1919 Pierce-Arrow Series 31 Seven-Passenger Tourer
Chassis no. 312064
Engine no. 312-093
T-head 24-valve dual ignition six-cylinder engine
Single throat, Pierce Arrow carburetors
75bhp at 2,200rpm
Solid axles with semi-elliptic front and ¾-elliptic rear springs and Hartford shock absorbers
Two wheel brakes with internal foot and external hand brake shoes
-Prominently featured in Hollywood films including Cheaper by the Dozen
-Known history from new
-One of the best driving of all Golden Age Pierce Arrows
-Powerful "Dual-Valve" engineering
The Series 31
From 1910 on, Pierce-Arrow was exclusively powered by six-cylinder engines of 36, 48 and 66 horsepower. In 1913 the smallest model was uprated to 38 horsepower with a capacity increase from 386 cubic inches to 415 cubic inches achieved, with an increase in stroke from 5 1/8" to 5 1/2" while retaining the 4" bore which defined its 38hp ALAM rating. Engine development was rapidly outdating the horsepower formula (bore in inches squared times the number of cylinders divided by 2.5) which had been developed for taxation purposes in Europe at the turn of the century and the "small" Pierce-Arrow was now making well in excess of 70 horsepower on the dynamometer brake, where each Pierce-Arrow engine was run in and tested before being shipped.
The Pierce-Arrow testing procedure was exhaustive, not only involving repeated measurements, gage checks, visual and tactile inspections but three separate dynamometer runs. The first broke in the engine over a 15 hour test cycle after which it was torn down and inspected. Reassembled, it went to a "silent room" where it ran for two hours and was carefully checked for noises, fuel consumption and power output. After being installed in its chassis it put on another 100 miles on a chassis dynamometer after which the valves were ground and an internal inspection done, and it still wasn't done.
Next, the chassis was loaded equivalent to the planned coachwork and driven over a variety of ordinary roads for a further check of operation and silence before being given to another tester for yet another short final road test. Only then was the coachwork installed before final approval was given for it to be cleaned up, adjusted and shipped.
The 38hp Six was the smallest Pierce-Arrow offered. Its prices started at $4,300 in 1917 with catalog coachwork of which Pierce-Arrow cataloged fourteen different styles from Touring Cars and Runabouts to the elaborate Vestibule Brougham Landaulette. Unusually among luxury marques at this time, Pierce-Arrows were almost always delivered with Pierce-Arrow coachwork. The bodies built by Pierce-Arrow used proprietary technology from its Buffalo neighbor Aluminum Company of America to cast its body parts in very thin 1/8" thick flanged aluminum panels which were carefully fitted together and fastened with rivets to create lightweight, stiff, dent resistant bodywork. It was unique and helped ensure Pierce-Arrow customers' satisfaction with their automobiles.
Herbert Dawley, who in 1912 patented the fender mounted headlights which would become a Pierce-Arrow hallmark, not only did the company's body designs but also coordinated paint colors, finishes, accessories and upholstery which also contributed to the unified Pierce-Arrow look of refinement and elegance. Dawley was quoted as saying, "We spend a great deal of time on things that might be considered ... minor details but they go to make up the Pierce-Arrow car as a whole; and they please the owner of the car."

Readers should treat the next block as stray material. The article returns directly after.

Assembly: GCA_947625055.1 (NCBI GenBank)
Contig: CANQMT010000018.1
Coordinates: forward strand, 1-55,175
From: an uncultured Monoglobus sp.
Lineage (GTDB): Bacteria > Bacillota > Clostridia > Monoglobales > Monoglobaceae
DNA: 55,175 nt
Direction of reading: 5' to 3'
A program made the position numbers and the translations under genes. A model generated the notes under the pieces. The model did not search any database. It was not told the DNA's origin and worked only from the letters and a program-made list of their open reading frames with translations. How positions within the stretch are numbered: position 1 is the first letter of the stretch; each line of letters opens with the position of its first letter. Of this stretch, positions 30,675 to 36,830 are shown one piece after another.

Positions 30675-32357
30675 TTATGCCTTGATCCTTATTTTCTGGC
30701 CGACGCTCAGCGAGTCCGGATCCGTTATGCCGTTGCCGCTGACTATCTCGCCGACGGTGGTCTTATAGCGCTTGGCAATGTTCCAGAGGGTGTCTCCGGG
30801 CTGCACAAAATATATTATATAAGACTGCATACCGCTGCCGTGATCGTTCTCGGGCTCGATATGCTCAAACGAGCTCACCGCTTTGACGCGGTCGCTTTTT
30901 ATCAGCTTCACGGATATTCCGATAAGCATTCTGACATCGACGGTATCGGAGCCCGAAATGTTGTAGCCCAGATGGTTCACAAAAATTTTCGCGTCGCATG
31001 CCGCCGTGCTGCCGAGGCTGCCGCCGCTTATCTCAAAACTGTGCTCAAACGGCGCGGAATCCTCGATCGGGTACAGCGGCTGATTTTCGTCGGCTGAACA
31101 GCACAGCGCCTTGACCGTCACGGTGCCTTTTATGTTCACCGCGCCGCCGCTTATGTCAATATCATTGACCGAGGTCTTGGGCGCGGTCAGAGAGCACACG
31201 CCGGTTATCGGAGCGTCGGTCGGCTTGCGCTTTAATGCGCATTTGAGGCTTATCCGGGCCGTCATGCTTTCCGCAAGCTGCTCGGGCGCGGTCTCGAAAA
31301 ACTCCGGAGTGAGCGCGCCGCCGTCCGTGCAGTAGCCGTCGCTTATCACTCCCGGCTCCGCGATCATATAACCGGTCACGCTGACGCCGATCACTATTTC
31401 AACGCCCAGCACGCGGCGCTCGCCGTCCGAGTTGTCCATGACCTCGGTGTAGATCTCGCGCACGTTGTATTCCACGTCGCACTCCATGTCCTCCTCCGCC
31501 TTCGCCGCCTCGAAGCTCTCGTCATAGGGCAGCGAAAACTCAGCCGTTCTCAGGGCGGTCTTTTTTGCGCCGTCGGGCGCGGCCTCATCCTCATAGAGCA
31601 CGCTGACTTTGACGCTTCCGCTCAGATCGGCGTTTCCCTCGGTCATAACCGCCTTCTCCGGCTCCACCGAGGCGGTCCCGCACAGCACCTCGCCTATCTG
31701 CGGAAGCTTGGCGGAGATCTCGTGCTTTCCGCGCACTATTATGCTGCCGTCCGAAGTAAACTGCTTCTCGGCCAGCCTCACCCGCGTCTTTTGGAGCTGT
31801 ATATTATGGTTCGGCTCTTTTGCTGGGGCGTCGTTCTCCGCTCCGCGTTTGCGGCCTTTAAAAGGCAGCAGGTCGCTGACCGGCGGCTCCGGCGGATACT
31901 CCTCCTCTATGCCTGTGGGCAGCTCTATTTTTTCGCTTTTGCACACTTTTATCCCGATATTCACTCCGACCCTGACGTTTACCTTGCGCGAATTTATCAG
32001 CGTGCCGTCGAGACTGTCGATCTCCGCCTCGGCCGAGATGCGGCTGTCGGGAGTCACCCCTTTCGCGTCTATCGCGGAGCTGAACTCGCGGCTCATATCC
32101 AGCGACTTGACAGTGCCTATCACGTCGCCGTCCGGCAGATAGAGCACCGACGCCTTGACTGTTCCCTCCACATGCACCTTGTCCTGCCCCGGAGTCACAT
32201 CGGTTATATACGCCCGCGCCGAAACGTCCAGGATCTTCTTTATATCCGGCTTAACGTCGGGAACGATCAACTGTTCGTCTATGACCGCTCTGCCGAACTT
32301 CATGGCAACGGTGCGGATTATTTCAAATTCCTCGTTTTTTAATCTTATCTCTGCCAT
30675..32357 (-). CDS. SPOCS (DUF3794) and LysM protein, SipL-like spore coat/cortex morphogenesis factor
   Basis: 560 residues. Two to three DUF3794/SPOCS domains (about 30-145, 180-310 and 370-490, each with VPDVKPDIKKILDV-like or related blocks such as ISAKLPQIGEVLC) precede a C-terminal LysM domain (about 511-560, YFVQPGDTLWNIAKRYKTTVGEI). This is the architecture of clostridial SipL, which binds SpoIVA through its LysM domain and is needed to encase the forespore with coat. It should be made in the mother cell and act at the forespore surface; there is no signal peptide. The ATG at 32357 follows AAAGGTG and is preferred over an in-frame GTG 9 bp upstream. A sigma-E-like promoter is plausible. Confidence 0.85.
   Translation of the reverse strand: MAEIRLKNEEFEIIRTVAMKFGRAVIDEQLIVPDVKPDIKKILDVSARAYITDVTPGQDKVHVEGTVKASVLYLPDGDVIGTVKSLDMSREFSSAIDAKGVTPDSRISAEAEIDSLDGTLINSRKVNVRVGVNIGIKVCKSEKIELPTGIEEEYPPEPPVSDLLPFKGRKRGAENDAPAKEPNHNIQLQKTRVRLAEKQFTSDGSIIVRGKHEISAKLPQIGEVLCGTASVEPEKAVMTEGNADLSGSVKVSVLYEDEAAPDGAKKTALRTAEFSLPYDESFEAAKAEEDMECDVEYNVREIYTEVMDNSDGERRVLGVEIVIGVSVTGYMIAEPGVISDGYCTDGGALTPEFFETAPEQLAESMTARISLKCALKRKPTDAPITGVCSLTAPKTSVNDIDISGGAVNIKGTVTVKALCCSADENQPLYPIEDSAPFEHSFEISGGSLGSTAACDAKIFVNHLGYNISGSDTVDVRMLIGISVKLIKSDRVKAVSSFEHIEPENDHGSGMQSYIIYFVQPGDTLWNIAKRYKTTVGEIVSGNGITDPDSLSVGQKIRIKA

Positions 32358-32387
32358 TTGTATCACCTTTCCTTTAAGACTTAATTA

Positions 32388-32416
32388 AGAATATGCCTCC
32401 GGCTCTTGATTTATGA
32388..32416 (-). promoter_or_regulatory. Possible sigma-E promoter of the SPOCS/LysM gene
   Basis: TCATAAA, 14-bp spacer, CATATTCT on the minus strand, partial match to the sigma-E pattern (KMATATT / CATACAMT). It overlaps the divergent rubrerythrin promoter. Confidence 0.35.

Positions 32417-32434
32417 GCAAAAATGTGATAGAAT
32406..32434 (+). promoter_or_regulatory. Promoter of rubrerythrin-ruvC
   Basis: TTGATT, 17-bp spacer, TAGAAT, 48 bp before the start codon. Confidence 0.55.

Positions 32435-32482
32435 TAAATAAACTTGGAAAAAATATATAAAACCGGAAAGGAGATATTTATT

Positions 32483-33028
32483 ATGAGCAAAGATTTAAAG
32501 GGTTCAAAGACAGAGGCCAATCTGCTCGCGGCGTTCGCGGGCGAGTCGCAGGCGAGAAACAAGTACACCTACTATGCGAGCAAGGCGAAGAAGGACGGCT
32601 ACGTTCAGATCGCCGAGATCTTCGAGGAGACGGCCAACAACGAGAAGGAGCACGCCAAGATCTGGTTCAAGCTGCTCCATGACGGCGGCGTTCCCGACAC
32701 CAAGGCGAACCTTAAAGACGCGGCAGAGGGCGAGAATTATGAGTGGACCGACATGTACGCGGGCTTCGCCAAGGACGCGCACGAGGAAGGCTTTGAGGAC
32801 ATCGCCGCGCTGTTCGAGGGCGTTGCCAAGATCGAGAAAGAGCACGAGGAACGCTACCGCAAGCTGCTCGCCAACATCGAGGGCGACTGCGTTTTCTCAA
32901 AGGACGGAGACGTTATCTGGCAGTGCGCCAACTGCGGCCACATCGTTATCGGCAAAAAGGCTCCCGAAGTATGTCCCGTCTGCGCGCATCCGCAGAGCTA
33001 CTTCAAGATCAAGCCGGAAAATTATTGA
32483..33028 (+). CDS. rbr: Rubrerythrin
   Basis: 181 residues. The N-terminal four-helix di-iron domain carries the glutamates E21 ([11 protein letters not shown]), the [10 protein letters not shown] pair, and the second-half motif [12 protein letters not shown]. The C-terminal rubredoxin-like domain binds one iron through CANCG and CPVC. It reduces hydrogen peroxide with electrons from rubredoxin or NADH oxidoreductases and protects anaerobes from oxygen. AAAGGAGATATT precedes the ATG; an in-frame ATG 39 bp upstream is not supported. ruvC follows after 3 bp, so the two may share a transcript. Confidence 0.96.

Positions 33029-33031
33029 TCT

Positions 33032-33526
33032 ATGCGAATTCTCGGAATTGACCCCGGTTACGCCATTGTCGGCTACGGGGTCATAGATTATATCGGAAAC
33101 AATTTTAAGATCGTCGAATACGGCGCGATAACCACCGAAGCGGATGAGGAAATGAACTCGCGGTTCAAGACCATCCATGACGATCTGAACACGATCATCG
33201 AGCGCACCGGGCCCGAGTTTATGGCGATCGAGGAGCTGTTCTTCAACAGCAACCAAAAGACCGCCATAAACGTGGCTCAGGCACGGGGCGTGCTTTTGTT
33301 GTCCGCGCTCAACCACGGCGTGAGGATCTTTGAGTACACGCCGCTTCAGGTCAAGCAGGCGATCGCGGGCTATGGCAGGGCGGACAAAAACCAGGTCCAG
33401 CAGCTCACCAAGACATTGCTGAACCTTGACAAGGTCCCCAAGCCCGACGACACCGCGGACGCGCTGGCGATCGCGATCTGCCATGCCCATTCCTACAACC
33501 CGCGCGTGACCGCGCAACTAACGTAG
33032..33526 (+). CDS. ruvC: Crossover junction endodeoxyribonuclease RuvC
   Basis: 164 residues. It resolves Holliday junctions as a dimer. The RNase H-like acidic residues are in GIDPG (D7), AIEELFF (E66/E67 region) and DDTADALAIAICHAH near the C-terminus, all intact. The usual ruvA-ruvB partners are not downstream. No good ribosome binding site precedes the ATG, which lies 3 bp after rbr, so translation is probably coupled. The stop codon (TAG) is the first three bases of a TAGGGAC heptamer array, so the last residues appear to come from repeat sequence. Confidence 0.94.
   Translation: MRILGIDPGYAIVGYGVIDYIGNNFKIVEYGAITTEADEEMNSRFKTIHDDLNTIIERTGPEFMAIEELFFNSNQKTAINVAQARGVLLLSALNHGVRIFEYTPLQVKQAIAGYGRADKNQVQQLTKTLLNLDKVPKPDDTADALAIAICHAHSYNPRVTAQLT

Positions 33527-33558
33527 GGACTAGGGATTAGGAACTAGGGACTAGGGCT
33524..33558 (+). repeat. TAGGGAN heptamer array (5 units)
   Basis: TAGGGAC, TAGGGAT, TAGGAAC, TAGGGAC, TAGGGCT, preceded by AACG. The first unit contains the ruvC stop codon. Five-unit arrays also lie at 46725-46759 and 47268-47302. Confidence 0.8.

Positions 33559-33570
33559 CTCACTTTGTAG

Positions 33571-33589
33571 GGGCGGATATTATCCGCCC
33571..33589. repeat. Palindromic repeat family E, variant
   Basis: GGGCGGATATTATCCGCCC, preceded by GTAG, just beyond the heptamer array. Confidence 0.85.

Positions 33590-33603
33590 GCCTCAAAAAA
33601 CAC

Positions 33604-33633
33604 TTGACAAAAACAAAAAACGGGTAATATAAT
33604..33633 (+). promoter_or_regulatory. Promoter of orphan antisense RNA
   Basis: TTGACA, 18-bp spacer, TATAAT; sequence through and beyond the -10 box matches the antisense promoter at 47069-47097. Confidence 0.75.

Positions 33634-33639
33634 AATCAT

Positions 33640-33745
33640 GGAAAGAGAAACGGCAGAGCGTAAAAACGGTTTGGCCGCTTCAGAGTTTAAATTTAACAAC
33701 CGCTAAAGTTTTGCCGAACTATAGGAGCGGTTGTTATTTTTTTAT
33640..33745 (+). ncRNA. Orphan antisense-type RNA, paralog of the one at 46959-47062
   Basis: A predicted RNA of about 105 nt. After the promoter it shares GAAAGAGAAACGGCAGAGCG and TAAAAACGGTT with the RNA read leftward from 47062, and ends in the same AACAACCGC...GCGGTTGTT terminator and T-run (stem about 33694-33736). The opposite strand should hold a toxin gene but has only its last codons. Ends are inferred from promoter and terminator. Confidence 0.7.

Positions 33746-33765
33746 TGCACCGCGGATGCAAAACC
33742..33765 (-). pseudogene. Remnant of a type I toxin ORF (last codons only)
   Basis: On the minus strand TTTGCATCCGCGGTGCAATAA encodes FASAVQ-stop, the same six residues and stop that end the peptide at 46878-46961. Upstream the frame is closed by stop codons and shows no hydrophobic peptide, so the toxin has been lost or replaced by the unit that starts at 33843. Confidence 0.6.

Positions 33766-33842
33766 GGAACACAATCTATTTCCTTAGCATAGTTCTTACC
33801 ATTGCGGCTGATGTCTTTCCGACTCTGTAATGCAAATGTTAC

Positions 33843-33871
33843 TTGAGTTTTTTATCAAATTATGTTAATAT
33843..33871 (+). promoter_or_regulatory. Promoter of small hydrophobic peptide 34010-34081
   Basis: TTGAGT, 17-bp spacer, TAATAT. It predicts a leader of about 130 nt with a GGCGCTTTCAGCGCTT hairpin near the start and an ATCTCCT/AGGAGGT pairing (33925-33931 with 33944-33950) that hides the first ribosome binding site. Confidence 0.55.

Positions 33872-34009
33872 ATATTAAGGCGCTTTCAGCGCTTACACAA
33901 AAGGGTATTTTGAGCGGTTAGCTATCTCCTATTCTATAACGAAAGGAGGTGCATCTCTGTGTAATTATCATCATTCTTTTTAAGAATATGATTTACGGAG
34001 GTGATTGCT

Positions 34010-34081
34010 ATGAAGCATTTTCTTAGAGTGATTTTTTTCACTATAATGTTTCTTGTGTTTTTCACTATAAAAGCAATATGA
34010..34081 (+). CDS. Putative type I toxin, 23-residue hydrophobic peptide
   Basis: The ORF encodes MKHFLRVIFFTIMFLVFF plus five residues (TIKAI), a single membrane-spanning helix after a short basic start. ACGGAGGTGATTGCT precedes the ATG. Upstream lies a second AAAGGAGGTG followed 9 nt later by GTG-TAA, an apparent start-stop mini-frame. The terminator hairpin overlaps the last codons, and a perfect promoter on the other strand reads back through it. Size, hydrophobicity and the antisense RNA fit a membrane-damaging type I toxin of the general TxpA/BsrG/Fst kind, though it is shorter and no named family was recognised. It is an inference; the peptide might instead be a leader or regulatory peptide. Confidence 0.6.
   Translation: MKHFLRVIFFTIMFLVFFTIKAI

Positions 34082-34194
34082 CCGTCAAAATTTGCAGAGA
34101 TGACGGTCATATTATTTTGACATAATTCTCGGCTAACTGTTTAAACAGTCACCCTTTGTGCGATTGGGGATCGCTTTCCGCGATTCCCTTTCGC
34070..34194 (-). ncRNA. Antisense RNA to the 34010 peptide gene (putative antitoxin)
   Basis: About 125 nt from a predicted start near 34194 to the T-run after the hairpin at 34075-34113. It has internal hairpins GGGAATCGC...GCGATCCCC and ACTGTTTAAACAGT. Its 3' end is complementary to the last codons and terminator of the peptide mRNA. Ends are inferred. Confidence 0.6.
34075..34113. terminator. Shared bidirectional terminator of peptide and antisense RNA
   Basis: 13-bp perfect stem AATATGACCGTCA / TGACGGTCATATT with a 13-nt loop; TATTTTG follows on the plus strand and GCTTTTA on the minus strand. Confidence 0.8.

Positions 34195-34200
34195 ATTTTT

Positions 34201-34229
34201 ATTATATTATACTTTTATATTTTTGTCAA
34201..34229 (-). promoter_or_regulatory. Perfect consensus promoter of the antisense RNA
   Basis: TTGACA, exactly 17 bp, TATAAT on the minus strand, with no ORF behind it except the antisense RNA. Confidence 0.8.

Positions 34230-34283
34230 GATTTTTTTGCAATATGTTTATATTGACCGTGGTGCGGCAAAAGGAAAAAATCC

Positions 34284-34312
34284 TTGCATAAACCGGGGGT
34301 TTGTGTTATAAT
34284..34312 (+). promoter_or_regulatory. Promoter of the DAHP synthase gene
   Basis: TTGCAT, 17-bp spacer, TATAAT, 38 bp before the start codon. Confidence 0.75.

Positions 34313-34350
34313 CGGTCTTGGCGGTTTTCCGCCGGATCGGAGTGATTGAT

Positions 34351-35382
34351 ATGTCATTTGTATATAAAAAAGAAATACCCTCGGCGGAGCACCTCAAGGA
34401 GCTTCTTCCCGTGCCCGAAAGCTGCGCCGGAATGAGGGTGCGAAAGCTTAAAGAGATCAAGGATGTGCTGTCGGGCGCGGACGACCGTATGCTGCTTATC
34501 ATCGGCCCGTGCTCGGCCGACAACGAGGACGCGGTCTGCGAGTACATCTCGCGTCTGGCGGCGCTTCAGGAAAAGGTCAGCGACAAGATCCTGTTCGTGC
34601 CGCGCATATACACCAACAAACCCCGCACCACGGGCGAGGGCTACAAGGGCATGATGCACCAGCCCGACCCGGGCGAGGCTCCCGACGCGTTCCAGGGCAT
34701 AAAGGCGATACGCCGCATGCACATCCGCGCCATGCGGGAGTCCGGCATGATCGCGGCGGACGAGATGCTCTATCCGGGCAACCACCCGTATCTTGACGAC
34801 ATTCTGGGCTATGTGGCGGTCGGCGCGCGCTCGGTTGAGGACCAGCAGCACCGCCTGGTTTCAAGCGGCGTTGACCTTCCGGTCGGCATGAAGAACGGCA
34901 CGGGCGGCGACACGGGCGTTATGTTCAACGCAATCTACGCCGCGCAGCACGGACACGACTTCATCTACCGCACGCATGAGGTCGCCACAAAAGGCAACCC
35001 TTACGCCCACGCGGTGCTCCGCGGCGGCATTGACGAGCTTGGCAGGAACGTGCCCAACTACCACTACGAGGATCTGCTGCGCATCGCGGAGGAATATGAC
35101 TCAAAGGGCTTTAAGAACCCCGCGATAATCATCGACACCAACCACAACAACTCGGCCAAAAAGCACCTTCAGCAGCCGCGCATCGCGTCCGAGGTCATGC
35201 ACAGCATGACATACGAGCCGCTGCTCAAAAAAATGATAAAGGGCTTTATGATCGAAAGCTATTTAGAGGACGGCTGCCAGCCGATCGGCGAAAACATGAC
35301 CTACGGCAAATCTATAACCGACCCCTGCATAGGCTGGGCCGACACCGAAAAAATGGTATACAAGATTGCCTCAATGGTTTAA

In 1918 Pierce Arrow revised their model line. They introduced two new versions of their legendary six-cylinder motor, which featured a four-valve per cylinder design with detachable heads. A new dual head Delco distributor ignition system replaced the magneto/coil box system. The added power of the new engines, which Pierce termed "Dual Valve", led to the elimination of the 66hp as Pierce felt like they had equaled its performance with a smaller motor. The now two model line changed its nomenclature from the 38 and 48hp to the Series 31 and 51, respectively. There were also some minor styling changes with the new series: cowl lights were eliminated and the dash incorporated silver faced instruments and a Delco switch panel.
The Motorcar Offered
This Series 31 has a long and known history. The car famously served the role as the family car of the Gilbreth family in the hit 1950 movie Cheaper by the Dozen. There was historic precedent for choosing this model for the moviein the non-fiction novel from which the movie was adapted a Pierce Arrow Tourer was the family car and is even illustrated on the cover. Similarly, this Pierce is prominently placed on the movie poster featuring the whole family in the car, nearly doubling its seven-passenger capacity to twelve undoubtedly a testament to the cars spacious size and more than ample power!
The Pierce was also featured in the sequel film to Cheaper by the Dozen Belles on their Toes.
In its post Hollywood life, the car was an active participant in tours and shows. It would often tour with a special banner explaining its famous history (still included with the car). Several old photos of the car at various events are included.
The car is offered today in good order. It has been subject to a fairly recent respray and the interior has largely been retrimmed, but the occasional seats still have their original upholstery. The car is fitted with a correct lined vinyl top. The dual-valve motor starts easily and runs strong and the car drives well and accelerates briskly. Many aficionados of these cars will admit that the Model 38 and Series 31 cars are the most fun to drive and the added grunt of the 31 makes them the hot rod of the bunch.
Overall, this is a great nickel touring car. With its rich history and desirable spec, it represents excellent value.